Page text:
Let me start by asking you a question.
“What is harder harder. Succeeding in business today or succeeding in business 50 years ago?”
Before you answer, think about this;
- 50 years ago businesses faced less competition
- 50 years ago marketing was far simpler
- 50 years ago your prospects had no choice but to engage with you or your staff to get the facts
- Today every business has more competition than ever
- Today marketing is more confusing than ever
- Today your customer has more choice than ever and can bypass your office, your sales people and any phone calls with the tap of a button.
This makes growing a successful business a challenge at best. Which got me thinking; how, as a business owner, can you tip the scales to your advantage when establishing and growing your brand? What tool could you use to help convince your sceptical buyers they should buy from you and not your competition?
That’s when I had a flashback to my Ad Agency days (and no I’m not quite from the Mad Men era if that’s what you’re thinking). When we were developing ideas for our client’s campaigns pre-computer days we often began the process by creating what we called the ‘Big Idea.’
It’s primary function was to distill a product or service down to a simple concept that summed up how it differed from the competition. This big idea then became the central driver to the advertising experience and all creative sparked from it.
A Perfect example is Apple. Their big idea is “Apple makes technology so simple that everyone can be part of the future.” This principle guides everything Apple does, from software design and product development to retail stores, advertising campaigns and advertising phrases such as “Think different.”
So it hit me, why not resurrect the Big Idea concept. It would be a great way for business owners like yourself, to distill the essence of your brand as Apple has. Or even push you enough to change something in your business and create a point-of-difference.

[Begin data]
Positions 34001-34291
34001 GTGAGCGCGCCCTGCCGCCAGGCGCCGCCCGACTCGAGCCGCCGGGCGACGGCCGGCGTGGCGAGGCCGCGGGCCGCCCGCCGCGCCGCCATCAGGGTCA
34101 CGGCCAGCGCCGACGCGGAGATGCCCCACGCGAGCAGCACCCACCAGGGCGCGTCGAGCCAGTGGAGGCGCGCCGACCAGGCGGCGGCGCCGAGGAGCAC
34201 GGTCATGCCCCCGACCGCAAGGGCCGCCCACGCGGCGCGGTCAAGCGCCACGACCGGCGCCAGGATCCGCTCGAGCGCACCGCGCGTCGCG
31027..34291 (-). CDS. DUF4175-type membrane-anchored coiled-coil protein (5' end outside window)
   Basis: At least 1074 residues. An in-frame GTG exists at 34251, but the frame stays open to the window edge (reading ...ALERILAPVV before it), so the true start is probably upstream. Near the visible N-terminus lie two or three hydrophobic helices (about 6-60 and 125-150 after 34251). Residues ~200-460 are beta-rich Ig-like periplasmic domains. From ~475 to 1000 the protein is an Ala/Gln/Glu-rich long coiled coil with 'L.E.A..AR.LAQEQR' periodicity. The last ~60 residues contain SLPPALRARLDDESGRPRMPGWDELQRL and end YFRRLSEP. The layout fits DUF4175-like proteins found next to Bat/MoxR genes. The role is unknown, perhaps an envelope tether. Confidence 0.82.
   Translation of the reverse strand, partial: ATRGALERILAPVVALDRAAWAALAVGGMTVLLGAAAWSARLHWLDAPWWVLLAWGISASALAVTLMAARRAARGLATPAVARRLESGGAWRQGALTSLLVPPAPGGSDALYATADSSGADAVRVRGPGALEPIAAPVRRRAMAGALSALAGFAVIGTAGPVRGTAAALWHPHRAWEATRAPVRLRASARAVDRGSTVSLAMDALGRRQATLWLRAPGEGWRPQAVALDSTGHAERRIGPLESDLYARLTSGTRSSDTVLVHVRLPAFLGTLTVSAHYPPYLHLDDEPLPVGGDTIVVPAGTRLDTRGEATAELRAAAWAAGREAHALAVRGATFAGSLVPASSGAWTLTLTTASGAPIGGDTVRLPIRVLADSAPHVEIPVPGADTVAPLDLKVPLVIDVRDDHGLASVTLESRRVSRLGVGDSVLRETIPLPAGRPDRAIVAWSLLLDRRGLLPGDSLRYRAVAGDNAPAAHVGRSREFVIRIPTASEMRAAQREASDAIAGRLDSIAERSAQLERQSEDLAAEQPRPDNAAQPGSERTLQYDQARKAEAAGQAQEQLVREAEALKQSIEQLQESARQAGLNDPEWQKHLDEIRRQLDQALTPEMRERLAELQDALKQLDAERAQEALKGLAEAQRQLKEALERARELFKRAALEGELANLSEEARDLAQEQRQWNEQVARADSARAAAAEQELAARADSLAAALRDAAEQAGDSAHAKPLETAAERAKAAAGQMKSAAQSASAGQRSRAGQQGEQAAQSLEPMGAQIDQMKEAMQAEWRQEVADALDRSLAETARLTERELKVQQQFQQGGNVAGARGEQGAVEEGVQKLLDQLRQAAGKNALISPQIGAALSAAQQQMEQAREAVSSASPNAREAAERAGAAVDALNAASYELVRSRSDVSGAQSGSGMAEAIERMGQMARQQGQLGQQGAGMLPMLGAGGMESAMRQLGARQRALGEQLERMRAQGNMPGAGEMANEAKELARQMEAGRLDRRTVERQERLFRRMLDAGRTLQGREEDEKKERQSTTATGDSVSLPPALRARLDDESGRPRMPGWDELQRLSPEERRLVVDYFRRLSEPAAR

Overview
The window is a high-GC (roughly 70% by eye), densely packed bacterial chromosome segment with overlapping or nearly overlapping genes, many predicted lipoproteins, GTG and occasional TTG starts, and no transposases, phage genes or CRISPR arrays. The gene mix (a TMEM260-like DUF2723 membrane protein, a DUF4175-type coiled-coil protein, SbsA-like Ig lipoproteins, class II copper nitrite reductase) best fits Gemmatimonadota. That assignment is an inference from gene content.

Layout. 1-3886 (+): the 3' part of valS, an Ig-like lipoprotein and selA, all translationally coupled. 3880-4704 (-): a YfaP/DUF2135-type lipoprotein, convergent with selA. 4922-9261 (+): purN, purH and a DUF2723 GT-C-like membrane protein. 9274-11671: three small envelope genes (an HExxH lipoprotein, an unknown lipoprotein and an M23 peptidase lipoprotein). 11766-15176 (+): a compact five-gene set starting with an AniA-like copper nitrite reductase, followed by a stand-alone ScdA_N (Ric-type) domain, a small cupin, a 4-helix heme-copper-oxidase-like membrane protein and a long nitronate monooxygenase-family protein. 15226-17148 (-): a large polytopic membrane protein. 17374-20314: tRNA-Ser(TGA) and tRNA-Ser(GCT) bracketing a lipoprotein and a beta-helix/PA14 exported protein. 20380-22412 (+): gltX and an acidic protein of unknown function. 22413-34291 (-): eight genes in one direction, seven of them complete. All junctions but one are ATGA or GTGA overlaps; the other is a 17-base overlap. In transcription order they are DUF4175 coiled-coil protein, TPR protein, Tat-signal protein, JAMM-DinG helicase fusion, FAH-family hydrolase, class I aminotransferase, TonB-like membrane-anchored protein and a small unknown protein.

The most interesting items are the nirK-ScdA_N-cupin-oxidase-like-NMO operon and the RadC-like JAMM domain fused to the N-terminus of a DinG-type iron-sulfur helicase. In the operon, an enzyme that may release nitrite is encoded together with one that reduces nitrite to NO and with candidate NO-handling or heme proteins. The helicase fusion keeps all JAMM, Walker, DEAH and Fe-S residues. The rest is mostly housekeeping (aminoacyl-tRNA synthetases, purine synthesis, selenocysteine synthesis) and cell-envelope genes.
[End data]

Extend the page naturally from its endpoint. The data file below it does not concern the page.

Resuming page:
See, if you’re currently claiming that you’re a “market research company,” or you “supply IT services” it’s not a Big Idea because some thousands of people say the same thing.
When you put the right amount of thought into your Big Idea you will see how it functions as an organisational totem pole around which strategy, behaviour, actions, and communications are aligned. When a Big Idea hits its mark, it acts as a powerful driver of the internal choices a brand has to make as well is a clear guide for developing external marketing messages.
The Big Idea formula
To arrive a killer Big Idea you have to work through a process. The following is my favourite.
1. Articulate a powerful insight: When the powerful insight you develop is an incontestable truth in the form of a problem that needs solving, it grabs your consumers attention because they want to see it solved. This cleverly sets your brand up as the provider of the solution.
These insights are short relatable stories that tap into a stirring truth, and, when expressed succinctly in consumers’ language, can easily be remembered and retold by them.
2. Associate it with your brand: If the insight works as intended, your brand can deliver a bold solution to that challenge or need. As you are in the market category already, you’re easily be seen as the one most capable of solving the problem, or even exceeding the need for the consumer.
3. Create a succinct expression: And finally, with the insight and association established ta variety of messages can role out as needed in the form of anything from a short video script through to a powerful one-line phrase. The resulting messaging will trigger recall of the brand moment for the consumer. It could even, further down the creative line, provide inspiration for a tagline or sub-tag.
Here is how this format might work for Snickers.
1: Powerful Insight: When you’re hungry it’s hard to concentrate and hard to focus on what matters. You don’t perform to the level you normally do because there’s something missing.
2. Brand Association: Snickers is the perfect way to get back to feeling yourself. Packed full of peanuts, caramel, nougat and milk chocolate, Snickers satisfy your hunger, all in a quick and easy-to-carry pack.
3. Succinct Expression: Here are a few they can use based on their insights and brand association:
- You are not you when you are hungry.
- Snickers satisfies
- Packed with peanuts, Snickers really satisfies